- Derek Fell
Liriodendron tulipifera • Zones 5 to 9
Though hard to see from a distance, the tulip tree’s unique early-summer flowers are sure to dress up your yard. The cup-shaped blooms have greenish-yellow petals with orange bases. But be patient: Most types won’t begin to flower for 10 to 12 years.
- Jim Deacon
Prunus spp. • Zones 2 to 10
Whether you prefer flowers or fruit, you’re in for a treat if you plant a cherry tree. Popular backyard choices are the ornamental purpleleaf sand cherry (Prunus x cistena), a shrubby variety with pink flowers and purple leaves, and the Sargent cherry (Prunus sargentii), a prolific bloomer.
Tree Growing Tip from our Experts: Transplant cherry trees in spring. Select a protected spot to reduce the risk of snow or frost damage.
- Garden Splendor
Lagerstroemia indica • Zones 7 to 9
Crepe paper and crape myrtle have more in common than their pronunciations. The blossoms not only resemble the delicate paper, but the tree comes in almost as many colors, with flowers in endless shades of pink, red, white or purple. Fall brings a kaleidoscope of foliage, with reds, oranges and yellows mingling on the same tree. In winter, the smooth, peeling bark adds a subtle charm to the landscape.
- Steffen Hauser, Botanikfoto/Alamy
Chionanthus virginicus • Zones 3 to 9
We don’t know which we like more: The fringe tree’s captivating silhouette or its panicles of sweetly scented creamy-white flowers. This tree usually starts from seed and grows very slowly, reaching only about 20 feet. But even at an average of 6 inches a year, this delicate tree is worth the wait.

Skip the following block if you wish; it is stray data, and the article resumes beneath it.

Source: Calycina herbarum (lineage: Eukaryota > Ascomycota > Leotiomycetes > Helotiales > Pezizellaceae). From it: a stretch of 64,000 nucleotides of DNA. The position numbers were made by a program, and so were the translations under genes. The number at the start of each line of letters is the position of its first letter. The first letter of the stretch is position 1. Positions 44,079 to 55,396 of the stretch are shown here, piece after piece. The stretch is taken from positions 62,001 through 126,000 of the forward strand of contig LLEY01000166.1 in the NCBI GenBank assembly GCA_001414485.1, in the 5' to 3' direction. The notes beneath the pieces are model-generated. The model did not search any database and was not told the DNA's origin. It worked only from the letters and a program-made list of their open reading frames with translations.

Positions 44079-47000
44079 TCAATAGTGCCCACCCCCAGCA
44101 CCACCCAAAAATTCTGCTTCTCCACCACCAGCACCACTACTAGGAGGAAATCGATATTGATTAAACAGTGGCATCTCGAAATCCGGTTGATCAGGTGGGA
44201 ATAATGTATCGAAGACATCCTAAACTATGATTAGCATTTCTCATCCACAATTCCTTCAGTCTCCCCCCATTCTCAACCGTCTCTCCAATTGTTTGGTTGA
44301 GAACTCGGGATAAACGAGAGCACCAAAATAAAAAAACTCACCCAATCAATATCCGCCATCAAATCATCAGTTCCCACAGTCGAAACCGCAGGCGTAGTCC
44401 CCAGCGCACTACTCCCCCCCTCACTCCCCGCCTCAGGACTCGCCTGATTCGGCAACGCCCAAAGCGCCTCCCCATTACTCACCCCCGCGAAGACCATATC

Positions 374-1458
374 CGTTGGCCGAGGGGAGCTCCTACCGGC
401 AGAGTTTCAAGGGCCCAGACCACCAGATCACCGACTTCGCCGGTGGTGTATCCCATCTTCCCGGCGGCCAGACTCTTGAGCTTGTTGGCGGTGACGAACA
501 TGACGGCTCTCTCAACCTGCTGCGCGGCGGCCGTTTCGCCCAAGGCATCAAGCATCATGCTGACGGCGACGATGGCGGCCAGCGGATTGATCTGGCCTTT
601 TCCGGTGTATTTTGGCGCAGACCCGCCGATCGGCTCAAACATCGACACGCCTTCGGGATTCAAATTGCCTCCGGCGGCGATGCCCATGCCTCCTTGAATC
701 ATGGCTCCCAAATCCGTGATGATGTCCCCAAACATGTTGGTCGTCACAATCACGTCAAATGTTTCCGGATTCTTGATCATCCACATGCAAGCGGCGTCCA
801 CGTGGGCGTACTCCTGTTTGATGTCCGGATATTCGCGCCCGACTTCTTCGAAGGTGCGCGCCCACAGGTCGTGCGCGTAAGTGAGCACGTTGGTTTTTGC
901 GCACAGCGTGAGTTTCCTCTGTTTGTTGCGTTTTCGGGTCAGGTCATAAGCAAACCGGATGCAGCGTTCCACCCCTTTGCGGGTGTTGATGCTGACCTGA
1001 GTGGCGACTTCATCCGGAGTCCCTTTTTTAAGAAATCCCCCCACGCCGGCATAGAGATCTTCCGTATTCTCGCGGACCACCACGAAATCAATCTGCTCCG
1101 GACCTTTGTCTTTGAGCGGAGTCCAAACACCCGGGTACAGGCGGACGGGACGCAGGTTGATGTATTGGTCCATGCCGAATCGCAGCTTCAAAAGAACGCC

Magnolia grandiflora • Zones 7 to 9
Big, bold and beautiful‚ the southern magnolia is a legend in the Deep South. In fact, it holds the honor of being the state tree and flower of Mississippi, and is the state flower of Louisiana. It’s the granddaddy of flowering trees, with lemon-scented white blooms that reach up to 1 foot across. And its glossy deep-green leaves are just as impressive—up to 10 inches long.
- Gib Hayes
Cornus florida • Zones 5 to 8
The flowering dogwood could have inspired the phrase “a breath of spring.” Though its true flowers are small and green, its surrounding colorful bracts put on a glorious show. To avoid pests and disease, plant dogwood in areas where the foliage can dry well after exposure to dew or rain.
- Donald Halford
Cercis spp. • Zones 4 to 10
After a long winter, the sight of a blooming redbud tree reminds us that spring is on its way! An early-spring showstopper, this tree bursts with a profusion of red, pink, purple or white blossoms before leaves emerge. Plant yours in a spot that has room to spread out, as redbuds are wider than they are tall.
Tree Growing Tip from our Experts: Redbud’s flower clusters appear not only on new growth, but also on the trunk and older branches.
Golden Chain Tree
Laburnum x watereri • Zones 6 to 8
Though it’s small in stature, the golden chain tree demands a second look. In spring, graceful chains of yellow blooms drip from its branches. This tree makes an impression when standing alone, but it’s even more impressive when planted as part of a group. One caution, however: All parts of this tree contain a compound that can be fatal if eaten.
Malus spp. • Zones 2 to 9
This beauty’s spring blossoms are often so lavish that they hide entire branches. The flowers give way to leaves and then fruit to keep the color show going, sometimes through winter. New varieties provide the famous flowers and resist common ailments, too.
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